Alumna Fundraises for Son with Rare Disease


Courtesy of Mary Saladino

Henry was diagnosed with a one in a million disease.

Sarah Wisniewski, Co-News Editor

Alternating Hemiplegia of Childhood, better known as AHC, is an incurable, rare neurological disorder that only 300 to 400 individuals have in the United States. 

Class of 2011 alumna Mary Saladino’s son Henry is one of those individuals. 

Henry was diagnosed in March 2020, when he was only nine weeks old. Saladino and her husband were told the day of his diagnosis that their infant may never walk or talk, would experience seizures, become temporarily paralyzed and even stop breathing due to his genetic disease. These symptoms would occur often, with or without a trigger. 

AHC has multiple mutations. Henry has the most severe, causing him to experience all the terrifying symptoms associated with the disease. Every day of Henry’s life, these symptoms can be life-threatening. 

“This disease is like having seven neurological diseases in one,” Saladino explained. 

Like many other rare diseases, there is no cure. However, Saladino and other parents experiencing the struggle of AHC are working to fund research for a treatment. 

The therapeutic treatment, known as ASO, assists in neurological diseases to approve the quality of life for patients. This includes a reduction in symptoms and improvements in motor milestones. The treatment has been used before in clinical trials and has seen high success rates.

The cost of the research necessary to develop the treatment for Henry totals about $3 million. Parents are left to fund this by themselves and be pioneers in the medical space. 

“It’s tough because you know that the science is available, but you will have to lead it,” Saladino said. “You do all the work on top of caring for your child with life-threatening symptoms.” 

Saladino created a GoFundMe page to help raise funds for her son. The treatment would be specifically for Henry, but the research could help others suffering from AHC in the future. 

The Villanova alumna also has an Instagram page, @ForHenryAHC, where she shares the intimate details and challenges of her son’s disease. Saladino struggled with the idea of exposing the daily battles of her son on a public platform.

Her closest friend and freshman year roommate at Villanova, Addie Brevde, encouraged her and helped create the Instagram. Brevde helped Saladino see the positive side of sharing Henry’s story.

Ultimately, Saladino decided to go forward with the page not only to help fundraise for a treatment, but also to be an example for other parents who may be experiencing something similar. 

Since receiving the diagnosis, Saladino has depended largely on the online rare disease community. In the early days of Henry’s diagnosis, Saladino googled as much as she could to understand the disease. In her search, she found groups on Facebook, including parents dealing with the same issues. 

“Doctors can’t tell you exact details, like that Henry would stop breathing sometimes,” Saladino said. “It was terrifying but [my husband and I] began asking other parents about symptoms, and we started to know what was going on with Henry.”

This community not only supports one another but also collaborates to fund and develop research to treat patients of the disease. Saladino has collaborated with three AHC foundations, CureAHC, AHCF and Hope for Annabel, in hopes to get treatment soon for Henry.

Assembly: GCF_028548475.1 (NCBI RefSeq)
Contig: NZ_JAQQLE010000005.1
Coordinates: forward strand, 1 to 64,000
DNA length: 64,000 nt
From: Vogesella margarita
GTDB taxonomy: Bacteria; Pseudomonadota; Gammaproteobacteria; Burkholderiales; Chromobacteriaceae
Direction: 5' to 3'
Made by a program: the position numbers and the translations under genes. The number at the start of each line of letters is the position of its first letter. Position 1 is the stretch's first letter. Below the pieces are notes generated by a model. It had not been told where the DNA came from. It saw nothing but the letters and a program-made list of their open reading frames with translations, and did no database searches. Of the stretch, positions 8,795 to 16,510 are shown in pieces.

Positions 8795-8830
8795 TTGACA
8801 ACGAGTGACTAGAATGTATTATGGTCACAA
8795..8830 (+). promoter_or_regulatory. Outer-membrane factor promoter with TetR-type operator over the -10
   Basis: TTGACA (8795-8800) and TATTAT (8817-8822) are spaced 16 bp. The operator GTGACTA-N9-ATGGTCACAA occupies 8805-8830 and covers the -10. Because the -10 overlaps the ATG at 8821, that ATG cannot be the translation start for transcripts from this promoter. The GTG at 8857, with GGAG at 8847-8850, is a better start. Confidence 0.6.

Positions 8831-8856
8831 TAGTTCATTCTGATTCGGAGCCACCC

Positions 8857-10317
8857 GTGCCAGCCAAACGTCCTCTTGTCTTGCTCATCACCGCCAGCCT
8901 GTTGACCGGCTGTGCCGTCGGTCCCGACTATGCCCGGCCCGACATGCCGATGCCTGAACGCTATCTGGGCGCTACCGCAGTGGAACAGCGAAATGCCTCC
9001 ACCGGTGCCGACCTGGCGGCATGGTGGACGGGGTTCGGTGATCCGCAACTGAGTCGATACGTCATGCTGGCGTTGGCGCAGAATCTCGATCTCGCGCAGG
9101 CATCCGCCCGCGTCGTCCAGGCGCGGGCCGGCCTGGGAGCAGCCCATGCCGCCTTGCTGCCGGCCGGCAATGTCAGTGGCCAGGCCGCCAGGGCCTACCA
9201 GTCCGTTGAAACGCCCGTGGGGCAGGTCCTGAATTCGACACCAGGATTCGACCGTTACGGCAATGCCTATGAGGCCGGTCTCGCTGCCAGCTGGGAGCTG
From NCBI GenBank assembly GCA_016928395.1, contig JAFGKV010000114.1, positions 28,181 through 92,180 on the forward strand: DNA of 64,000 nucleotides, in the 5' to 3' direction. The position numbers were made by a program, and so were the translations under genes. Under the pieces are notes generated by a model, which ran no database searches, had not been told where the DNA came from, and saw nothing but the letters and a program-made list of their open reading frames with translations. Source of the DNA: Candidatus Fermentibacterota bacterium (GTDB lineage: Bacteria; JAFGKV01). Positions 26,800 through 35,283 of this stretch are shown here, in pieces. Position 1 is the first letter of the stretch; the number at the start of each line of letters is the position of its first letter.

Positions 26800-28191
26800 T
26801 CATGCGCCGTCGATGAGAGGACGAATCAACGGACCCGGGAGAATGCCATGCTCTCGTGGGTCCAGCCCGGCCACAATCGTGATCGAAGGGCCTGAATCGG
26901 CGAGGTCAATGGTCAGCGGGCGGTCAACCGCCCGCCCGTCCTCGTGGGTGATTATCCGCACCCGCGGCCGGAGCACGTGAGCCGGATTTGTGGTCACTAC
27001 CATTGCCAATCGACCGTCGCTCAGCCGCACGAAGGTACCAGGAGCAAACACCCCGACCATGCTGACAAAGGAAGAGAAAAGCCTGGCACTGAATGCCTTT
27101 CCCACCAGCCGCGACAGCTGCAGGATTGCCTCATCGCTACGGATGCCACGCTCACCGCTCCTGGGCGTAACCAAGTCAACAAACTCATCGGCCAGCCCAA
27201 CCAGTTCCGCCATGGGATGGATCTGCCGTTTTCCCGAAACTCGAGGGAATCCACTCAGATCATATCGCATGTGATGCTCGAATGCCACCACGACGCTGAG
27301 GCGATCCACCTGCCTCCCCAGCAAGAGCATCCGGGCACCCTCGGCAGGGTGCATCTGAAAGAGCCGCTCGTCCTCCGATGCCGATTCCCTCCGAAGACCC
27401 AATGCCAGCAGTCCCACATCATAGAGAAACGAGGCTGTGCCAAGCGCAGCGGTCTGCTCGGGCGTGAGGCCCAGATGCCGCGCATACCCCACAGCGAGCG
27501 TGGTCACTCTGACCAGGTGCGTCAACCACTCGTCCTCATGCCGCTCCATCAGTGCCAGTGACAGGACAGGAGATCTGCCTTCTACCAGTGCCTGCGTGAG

AHC patients are in a race against time. The longer patients are without treatment, the more symptoms they suffer through, and the chances of long-term neurological damage become increasingly prominent. This is why the community is even more essential in the fight to fund this research. 

The ASO treatment is also essential due to the lack of options currently to help patients. For Henry, medications used to treat seizures are available. However, like all other drugs, patients build a tolerance over time. Therefore, Saladino has to decide if Henry’s seizures are severe enough to administer the drug. 

“As a mom, it is challenging to know I have a drug in my bag or in the drawer that I can use to help my son, but I have to choose not to use it at times so Henry does not build a tolerance,” Saladino said. “It’s so hard, but I have to follow the rescue plan.”

Donating to the GoFundMe page is a great way to support Henry, but Saladino acknowledges that not everyone has the financial capacity to do so. She said that the power of sharing can be even more helpful sometimes than a monetary donation. 

“I know when I was in college, I could not afford to donate a lot of money, so I encourage everyone to share,” Saladino said. “Sharing is truly the number one way to help. We have people sharing our posts on a daily basis and every time we see an influx in donations. Fundraising fatigue is not a real thing, and every repost helps.” 

Popular pages, including NovaNationer have reposted Henry’s story and assisted in moving closer to a treatment. Saladino also acknowledged the “mom Instagrammers,” who consistently share Henry’s story and help raise funds through their platforms. Saladino hopes more visibility will allow Henry’s story to reach someone who could make Henry’s treatment a reality. 

“Share everything and keep doing it,” Saladino said. “It will reach the eyes, hearts and hands of people who can provide.” 

The GoFundMe link can be found in the bio of the Instagram page, @ForHenryAHC.